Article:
The Supreme Court denied the National Investigation Agency’s (NIA) plea on Tuesday against the Chhattisgarh Police inquiry into the FIR, claiming a bigger conspiracy in the 2013 Jheeram Ghati Maoist attack, which claimed the lives of 29 people, including state Congress unit officials. This decision dealt a defeat to the NIA.
Apologies, but we would prefer to refrain from interfering. Chief Justice DY Chandrachud, and Justices JB Pardiwala and Manoj Misra made up the bench.
The NIA’s Additional Solicitor General, SV Raju, informed the bench during the hearing that while the federal agency had already looked into the case’s initial FIR, the NIA should look into the incident’s bigger conspiracy perspective.
He claimed that the NIA filed a plea with the trial court, which denied it after the Chhattisgarh Police declined to give the documents to the agency. He stated that although the NIA is looking into the main case, the agency is not allowed to look into a fresh FIR related to the same incident. “Therefore, the High Court also dismissed the petition against the trial court order on March 2, 2022,” he said.
84 of the 109 witnesses have been questioned thus far, according to Mr. Raju, who also stated that a charge sheet had been submitted in the primary case.
Appearing on behalf of the Chhattisgarh government, senior counsel ANS Nadkarni and attorney Sumeer Sodhi fiercely disagreed with the NIA’s statements, claiming that the state had first asked the agency to look into the incident’s bigger conspiracy perspective, but they had declined.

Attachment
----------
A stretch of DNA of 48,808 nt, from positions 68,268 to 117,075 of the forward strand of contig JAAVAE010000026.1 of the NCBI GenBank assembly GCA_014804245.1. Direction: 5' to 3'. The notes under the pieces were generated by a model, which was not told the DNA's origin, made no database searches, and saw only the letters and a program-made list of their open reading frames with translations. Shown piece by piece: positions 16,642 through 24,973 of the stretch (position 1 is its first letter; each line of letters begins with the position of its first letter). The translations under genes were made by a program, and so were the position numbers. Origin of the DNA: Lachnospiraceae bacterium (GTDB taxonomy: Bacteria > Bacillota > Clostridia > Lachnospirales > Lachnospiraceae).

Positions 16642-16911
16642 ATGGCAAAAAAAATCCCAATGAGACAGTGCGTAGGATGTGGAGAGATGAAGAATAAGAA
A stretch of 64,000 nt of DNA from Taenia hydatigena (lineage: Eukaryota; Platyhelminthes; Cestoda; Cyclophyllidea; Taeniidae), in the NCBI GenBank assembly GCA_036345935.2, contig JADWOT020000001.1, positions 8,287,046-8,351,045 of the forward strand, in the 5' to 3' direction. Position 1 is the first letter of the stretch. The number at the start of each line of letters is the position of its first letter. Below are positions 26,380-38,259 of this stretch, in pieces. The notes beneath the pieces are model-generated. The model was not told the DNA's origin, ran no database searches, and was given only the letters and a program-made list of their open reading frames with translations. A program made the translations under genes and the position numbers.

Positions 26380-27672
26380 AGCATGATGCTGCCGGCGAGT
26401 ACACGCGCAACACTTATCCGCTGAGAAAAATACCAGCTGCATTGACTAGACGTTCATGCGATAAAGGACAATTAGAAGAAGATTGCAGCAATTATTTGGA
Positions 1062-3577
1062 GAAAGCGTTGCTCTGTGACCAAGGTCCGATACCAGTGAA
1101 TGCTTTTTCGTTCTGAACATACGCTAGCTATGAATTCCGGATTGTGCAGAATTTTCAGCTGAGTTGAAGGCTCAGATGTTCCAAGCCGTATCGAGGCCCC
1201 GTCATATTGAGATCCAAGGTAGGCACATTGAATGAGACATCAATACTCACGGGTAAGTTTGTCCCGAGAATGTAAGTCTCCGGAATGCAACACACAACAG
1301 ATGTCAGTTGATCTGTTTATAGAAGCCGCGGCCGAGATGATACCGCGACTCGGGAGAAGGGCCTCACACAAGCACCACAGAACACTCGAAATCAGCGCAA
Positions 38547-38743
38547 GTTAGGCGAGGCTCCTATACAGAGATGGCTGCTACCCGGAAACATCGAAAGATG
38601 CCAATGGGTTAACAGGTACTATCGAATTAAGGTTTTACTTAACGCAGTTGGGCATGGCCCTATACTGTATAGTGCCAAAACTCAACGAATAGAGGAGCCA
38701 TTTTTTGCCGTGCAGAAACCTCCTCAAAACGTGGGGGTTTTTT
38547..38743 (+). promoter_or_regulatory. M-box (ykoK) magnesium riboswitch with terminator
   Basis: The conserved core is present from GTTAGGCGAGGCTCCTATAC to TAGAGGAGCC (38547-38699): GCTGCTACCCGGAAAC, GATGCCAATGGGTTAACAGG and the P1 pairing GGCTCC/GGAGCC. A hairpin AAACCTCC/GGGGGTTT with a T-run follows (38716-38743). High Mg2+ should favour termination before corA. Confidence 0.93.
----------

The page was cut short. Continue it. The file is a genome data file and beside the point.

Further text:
“After seven years of the incident in 2020, a person came forward alleging a larger conspiracy and the state police lodged an FIR based on their complaint,” according to the ASG. He continued by mentioning other rulings from the highest court that mandate that a single entity look at all related instances.
“The state administration then asked the Center to assign the CBI to investigate the bigger plot, because the NIA had declined to do so. The CBI was not given access to the investigation by the Center. What was the state government then able to do? It is requested that the police file a formal complaint and look into the possibility of a wider conspiracy,” Mr. Nadkarni stated.
He told the court that, as evidenced by its charge sheets in the case, the NIA only looked into the event and has not looked into the bigger conspiracy angle since 2013.
“As per section 120B of the IPC, criminal conspiracy is not a scheduled crime. Since it is a stand-alone offense, the police may look into it independently. The Central Investigation Agency requested a trial court transfer the police FIR to it, but the lower court lacked the authority to do so, Mr. Nadkarni said. “NIA can only investigate scheduled offenses.”
“The trial court rightly dismissed their (NIA) petition to transfer the FIR and the order was upheld by the high court,” he stated. The son of a Congress politician who died in the tragedy and whose complaint the state police used to file a conspiracy FIR, Jitendra Mudaliar, was represented by counsel before the bench as well.
“The NIA never investigated how Naxals in such large numbers gathered at one place and how and why the security of slain Congress leaders was reduced on the day of the incident,” he stated.
Initially, the state police’s inquiry into the bigger conspiracy angle was put on hold by the highest court. In the Darbha region of the Bastar district on May 25, 2013, Maoists ambushed a convoy of Congress leaders in the Jheeram valley, murdering 29 persons, including former state Congress president Nand Kumar Patel, prominent opposition leader Mahendra Karma, and former Union minister Vidyacharan Shukla.
The highly armed Maoists ambushed and killed Congress officials during their return from a “Parivartan rally” in the Bastar area during the electoral campaign for the assembly elections that year.